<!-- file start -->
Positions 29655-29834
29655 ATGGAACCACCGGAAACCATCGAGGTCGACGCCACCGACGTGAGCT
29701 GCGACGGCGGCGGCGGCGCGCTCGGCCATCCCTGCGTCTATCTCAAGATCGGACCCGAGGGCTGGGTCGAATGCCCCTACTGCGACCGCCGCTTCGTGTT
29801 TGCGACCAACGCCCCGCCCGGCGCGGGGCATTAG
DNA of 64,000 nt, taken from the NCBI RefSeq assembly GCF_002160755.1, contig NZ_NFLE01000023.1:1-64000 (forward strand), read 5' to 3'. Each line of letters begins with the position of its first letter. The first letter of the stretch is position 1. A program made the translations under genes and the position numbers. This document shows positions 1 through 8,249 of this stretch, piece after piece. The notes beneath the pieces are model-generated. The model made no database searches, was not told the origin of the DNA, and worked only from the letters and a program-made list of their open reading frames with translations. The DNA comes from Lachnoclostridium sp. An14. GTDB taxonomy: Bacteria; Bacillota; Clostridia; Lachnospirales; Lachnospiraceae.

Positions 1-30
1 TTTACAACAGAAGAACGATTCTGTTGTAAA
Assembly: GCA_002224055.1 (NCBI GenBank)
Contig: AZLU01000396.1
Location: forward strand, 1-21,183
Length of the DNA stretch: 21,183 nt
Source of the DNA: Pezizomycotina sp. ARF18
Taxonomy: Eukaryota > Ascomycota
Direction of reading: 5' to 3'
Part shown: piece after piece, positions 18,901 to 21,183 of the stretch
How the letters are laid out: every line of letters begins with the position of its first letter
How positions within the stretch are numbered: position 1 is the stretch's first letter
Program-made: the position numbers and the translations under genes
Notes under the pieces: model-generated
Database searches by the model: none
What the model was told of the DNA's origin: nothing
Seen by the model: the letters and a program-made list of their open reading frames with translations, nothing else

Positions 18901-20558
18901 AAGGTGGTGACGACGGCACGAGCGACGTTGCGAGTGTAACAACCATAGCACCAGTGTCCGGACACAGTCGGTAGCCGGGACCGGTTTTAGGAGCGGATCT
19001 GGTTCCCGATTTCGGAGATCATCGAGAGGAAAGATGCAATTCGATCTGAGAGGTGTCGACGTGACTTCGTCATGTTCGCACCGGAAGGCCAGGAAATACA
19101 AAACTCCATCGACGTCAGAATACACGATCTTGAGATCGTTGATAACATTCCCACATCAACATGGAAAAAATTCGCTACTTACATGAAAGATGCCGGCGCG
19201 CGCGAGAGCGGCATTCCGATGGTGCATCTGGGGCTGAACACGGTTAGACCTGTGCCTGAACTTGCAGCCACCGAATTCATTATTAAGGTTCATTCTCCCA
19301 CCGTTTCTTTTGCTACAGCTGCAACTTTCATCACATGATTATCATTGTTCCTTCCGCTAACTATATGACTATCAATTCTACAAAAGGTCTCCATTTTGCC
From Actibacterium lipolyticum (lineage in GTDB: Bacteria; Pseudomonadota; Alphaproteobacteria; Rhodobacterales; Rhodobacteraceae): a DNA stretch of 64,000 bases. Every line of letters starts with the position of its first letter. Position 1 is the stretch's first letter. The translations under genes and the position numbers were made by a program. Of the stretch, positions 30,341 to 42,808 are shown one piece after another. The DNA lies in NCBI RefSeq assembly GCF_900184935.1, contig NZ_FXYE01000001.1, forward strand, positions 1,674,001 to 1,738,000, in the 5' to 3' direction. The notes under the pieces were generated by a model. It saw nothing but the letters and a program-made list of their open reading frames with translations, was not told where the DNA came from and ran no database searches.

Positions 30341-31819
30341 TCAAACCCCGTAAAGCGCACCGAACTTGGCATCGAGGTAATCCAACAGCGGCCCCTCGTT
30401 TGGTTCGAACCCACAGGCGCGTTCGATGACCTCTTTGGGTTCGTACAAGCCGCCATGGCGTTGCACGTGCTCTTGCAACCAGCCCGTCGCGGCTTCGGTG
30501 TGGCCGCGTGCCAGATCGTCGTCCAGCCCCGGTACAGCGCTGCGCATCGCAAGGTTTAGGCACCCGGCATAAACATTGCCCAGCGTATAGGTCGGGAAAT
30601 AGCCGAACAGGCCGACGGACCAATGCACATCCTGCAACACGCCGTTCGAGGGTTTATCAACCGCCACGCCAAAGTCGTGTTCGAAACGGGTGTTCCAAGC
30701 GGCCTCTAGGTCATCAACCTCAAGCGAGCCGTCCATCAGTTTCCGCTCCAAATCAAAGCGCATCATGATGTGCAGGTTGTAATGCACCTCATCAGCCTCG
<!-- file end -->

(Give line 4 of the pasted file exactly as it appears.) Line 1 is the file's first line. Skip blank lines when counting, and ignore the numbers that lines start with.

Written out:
29801 TGCGACCAACGCCCCGCCCGGCGCGGGGCATTAG